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All hands on deck to save South Africa’s humpback dolphin

A recent publication from Frontiers in Marine Science brings some worrisome news to wildlife conservationists and animal lovers at large: fewer than 500 Indian Ocean humpback dolphins (Sousa plumbea) are currently left in South African waters. This makes the humpback dolphin the first endangered marine mammal species in the South African aquatic environment. 

What brought the humpback dolphin to the brink of extinction? According to the SouSA Consortium, a newly established network of South African scientists and conservationists studying and attempting to save this species, there are multiple causes for the dolphins’ dire predicament. 

“Although environmental factors almost certainly play a role in the declining numbers of the species in our waters, individual threats and solutions are challenging to identify as the South African marine environment is undergoing significant changes, often as a result of human activities, such as coastal construction and pollution. There are also major changes in the distribution and availability of prey species,” explained study lead author Professor Stephanie Plön from Stellenbosch University.

“We concluded that no single cause for their rapid decline could be identified and that the cumulative effects of multiple stressors, which are difficult to pinpoint and mitigate, are impacting population numbers.”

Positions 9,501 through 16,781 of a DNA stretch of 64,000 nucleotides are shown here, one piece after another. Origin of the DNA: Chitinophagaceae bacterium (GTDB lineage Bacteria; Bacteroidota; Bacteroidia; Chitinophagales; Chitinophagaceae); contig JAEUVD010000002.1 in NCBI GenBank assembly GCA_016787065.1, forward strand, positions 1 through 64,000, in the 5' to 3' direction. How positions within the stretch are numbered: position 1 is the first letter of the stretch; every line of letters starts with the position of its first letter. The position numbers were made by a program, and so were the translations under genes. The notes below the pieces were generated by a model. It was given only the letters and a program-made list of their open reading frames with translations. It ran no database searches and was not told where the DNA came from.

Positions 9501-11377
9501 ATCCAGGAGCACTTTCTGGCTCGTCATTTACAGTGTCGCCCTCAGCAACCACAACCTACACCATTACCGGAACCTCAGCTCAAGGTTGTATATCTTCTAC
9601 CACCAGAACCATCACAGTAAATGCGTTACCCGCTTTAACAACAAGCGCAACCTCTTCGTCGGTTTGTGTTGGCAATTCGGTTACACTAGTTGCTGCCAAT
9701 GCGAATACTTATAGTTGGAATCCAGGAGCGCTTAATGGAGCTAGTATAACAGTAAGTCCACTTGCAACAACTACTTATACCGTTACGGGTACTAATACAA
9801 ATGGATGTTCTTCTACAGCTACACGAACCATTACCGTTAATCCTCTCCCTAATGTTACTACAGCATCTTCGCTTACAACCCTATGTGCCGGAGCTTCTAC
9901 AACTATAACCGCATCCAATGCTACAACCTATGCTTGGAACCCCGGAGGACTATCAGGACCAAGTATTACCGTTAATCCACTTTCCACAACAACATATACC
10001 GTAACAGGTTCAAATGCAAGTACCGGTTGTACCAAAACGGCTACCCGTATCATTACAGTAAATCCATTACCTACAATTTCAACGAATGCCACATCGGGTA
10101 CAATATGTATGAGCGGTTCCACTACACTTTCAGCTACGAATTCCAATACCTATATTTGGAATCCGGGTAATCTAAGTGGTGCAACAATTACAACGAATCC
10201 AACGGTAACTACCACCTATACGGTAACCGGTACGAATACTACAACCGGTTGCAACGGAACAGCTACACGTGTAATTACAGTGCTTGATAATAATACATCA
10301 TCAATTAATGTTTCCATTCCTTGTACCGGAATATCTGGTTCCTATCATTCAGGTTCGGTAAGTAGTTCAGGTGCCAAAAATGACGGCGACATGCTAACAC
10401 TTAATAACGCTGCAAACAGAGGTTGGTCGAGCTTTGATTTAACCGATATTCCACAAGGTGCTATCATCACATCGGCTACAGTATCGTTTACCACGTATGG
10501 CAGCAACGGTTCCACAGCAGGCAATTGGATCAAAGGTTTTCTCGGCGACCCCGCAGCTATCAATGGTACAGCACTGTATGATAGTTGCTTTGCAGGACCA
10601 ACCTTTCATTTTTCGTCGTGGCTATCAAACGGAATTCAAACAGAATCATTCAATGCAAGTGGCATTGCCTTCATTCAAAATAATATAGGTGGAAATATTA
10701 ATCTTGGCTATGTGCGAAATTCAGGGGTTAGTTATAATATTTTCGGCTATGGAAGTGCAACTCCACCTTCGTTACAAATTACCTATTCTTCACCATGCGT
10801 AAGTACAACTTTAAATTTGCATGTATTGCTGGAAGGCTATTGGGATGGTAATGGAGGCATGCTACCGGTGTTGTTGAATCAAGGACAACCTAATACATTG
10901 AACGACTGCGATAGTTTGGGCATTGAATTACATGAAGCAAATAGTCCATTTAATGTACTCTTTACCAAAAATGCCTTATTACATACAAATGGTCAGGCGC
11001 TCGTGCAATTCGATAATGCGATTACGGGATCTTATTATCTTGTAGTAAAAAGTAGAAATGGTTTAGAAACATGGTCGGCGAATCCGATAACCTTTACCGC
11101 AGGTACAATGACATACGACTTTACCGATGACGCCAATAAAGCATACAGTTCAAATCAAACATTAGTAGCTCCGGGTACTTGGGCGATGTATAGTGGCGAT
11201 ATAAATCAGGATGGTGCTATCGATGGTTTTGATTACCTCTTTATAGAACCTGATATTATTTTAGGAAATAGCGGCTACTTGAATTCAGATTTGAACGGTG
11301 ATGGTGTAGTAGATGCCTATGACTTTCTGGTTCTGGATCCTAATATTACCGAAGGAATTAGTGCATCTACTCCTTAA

The experts agree that regardless of the multiplicity of causes, the major culprit behind this decline in the humpback dolphin population remains easy to identify: it is none other than the human predator, whose greed seems to be unequalled in the animal kingdom. 

Operation Phakisa, an initiative aiming to stimulate economic growth in the South African marine environment, is an example of damaging human activity. The government program negatively impacts the well-being of marine flora and fauna by increasing noise levels in the oceans, introducing additional pollutants, and often leading to unintentional habitat fragmentation. 

So what is to be done to reverse such destructive trends and save the humpback dolphin? As members of the SouSA Consortium bitterly claim, science alone is not enough anymore. Much more engagement with stakeholders (including the public, the government, legislators, parastatal organizations, or educators) through increased outreach and education is urgently and desperately needed in order to save this species, as well as others that might soon become endangered too. 

“The complex factors impacting this species in South African waters are very challenging, and in order to find realistic and effective solutions going forward, we need all hands on deck!” said Professor Plön. 

By Andrei Ionescu, Staff Writer

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